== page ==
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From travelling libraries to travelling professors

Technology and timing are rapidly changing the way continuing education is delivered as schools think outside the box to make programs work for second-career students.

Technology and timing are rapidly changing the way continuing education is delivered as schools think outside the box to make programs work for second-career students.

The University of Alberta took the bold step of creating a travelling library to bring the university to ordinary people way back in 1912. Today it’s drawing inspiration from the TV game show Who Wants To Be A Millionaire?

Christie Schultz, the executive director of the learning engagement office, says it borrows the “ask the audience” feature to allow learners to provide real-time feedback to lecturers about comprehension levels, questions and to connect real-world events to classroom issues.

“You can see the answers your classmates are putting up and you can have a discussion about those responses,” she says.

The university also uses “synchronous web conferencing” to bring leading global experts into the classroom via the Internet.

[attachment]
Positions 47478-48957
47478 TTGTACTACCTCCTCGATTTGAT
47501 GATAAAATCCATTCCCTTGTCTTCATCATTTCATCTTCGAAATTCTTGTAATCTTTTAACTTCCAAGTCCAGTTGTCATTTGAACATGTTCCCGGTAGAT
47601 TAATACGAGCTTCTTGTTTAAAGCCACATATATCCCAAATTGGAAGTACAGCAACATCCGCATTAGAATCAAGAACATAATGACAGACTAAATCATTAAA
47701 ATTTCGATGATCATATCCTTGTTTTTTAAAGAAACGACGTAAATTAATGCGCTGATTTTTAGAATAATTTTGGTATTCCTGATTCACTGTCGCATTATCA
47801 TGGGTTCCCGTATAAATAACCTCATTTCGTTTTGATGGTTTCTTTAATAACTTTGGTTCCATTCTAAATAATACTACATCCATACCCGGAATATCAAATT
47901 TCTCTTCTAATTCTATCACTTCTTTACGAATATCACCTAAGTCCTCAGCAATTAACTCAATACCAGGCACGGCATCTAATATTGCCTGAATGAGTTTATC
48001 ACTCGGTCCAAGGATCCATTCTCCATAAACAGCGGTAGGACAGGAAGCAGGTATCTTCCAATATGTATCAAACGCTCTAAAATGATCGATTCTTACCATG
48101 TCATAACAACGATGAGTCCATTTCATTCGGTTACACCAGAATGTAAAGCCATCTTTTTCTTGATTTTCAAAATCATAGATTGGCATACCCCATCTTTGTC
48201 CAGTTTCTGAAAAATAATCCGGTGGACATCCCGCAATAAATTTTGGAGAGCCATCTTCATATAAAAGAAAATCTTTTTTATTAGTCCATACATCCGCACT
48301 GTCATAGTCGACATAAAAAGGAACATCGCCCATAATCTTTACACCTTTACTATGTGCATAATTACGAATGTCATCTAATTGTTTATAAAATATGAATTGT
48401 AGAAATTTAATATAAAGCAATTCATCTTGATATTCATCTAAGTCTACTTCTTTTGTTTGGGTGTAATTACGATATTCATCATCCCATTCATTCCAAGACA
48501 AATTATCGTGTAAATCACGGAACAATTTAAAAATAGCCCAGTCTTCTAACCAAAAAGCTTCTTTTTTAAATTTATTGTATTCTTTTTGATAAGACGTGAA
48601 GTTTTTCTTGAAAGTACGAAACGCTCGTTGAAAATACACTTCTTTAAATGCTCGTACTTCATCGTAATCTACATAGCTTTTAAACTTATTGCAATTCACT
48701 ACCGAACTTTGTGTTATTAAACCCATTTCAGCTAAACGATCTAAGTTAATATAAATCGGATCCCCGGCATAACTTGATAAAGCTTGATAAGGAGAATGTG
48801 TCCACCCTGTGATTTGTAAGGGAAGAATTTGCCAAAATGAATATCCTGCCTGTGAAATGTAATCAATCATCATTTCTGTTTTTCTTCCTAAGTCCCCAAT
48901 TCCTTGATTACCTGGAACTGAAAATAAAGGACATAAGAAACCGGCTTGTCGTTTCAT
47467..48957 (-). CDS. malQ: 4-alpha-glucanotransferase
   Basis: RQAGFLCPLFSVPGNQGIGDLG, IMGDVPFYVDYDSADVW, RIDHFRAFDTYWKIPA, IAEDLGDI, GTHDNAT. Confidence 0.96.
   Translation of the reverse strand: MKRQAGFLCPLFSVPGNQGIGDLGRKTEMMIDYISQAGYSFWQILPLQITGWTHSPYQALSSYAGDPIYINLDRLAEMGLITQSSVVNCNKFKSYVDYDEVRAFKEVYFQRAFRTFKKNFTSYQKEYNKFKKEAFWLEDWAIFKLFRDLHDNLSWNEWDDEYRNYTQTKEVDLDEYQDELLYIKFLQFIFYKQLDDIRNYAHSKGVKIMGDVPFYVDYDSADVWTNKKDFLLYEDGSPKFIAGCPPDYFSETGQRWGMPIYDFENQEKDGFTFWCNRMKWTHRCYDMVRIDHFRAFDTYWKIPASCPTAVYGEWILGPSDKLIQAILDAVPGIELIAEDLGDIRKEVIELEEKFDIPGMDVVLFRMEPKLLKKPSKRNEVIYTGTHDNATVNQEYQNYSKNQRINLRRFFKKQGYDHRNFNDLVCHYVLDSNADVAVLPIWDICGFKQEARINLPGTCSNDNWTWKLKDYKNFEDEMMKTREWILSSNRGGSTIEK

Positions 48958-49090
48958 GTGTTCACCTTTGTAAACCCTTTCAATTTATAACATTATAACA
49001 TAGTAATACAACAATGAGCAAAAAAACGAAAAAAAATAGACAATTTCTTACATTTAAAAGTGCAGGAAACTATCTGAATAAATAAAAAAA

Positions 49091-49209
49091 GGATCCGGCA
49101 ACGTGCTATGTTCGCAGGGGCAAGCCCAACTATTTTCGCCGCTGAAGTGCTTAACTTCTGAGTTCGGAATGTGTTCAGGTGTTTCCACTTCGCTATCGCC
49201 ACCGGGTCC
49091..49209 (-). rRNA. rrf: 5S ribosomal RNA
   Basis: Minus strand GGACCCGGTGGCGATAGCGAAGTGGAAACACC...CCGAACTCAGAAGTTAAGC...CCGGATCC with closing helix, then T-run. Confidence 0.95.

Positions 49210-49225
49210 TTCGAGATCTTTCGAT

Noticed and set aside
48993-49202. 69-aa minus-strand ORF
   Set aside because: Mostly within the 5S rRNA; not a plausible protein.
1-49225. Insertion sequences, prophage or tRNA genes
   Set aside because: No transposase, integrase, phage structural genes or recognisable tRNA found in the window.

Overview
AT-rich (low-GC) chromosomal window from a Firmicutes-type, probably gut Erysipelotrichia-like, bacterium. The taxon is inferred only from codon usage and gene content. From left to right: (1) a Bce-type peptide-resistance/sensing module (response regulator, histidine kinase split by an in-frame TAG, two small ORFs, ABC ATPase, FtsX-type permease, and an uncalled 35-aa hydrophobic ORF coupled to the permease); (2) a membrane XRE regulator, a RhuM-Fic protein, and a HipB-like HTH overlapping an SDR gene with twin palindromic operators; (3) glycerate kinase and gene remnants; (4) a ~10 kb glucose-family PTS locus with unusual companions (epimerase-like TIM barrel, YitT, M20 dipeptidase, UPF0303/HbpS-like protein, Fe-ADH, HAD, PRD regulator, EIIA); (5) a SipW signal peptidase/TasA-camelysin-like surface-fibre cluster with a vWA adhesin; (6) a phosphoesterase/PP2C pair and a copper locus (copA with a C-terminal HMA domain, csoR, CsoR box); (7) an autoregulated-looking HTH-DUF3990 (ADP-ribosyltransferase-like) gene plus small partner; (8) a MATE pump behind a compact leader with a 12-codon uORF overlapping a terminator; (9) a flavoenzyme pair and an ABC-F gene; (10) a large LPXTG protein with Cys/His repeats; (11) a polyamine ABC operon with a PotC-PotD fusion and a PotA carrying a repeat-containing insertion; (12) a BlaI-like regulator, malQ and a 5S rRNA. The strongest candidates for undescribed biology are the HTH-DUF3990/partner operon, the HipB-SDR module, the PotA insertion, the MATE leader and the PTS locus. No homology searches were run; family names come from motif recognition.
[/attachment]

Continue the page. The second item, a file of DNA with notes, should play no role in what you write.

Guillermo Acosta, the director of professional and continuing education at Humber College’s business school, says his college is taking the classroom into the boardroom to give students a real-life taste of business.

“The ideas that they learn are really fresh and useful,” he says.

“There is no better example of real, practical application of the theory than when you can go [to a business],” Acosta says. “It also opens opportunities for networking for students.”

Humber also has three annual intakes of students in the summer, fall and spring, to create more flexible start times for working students.

 
 
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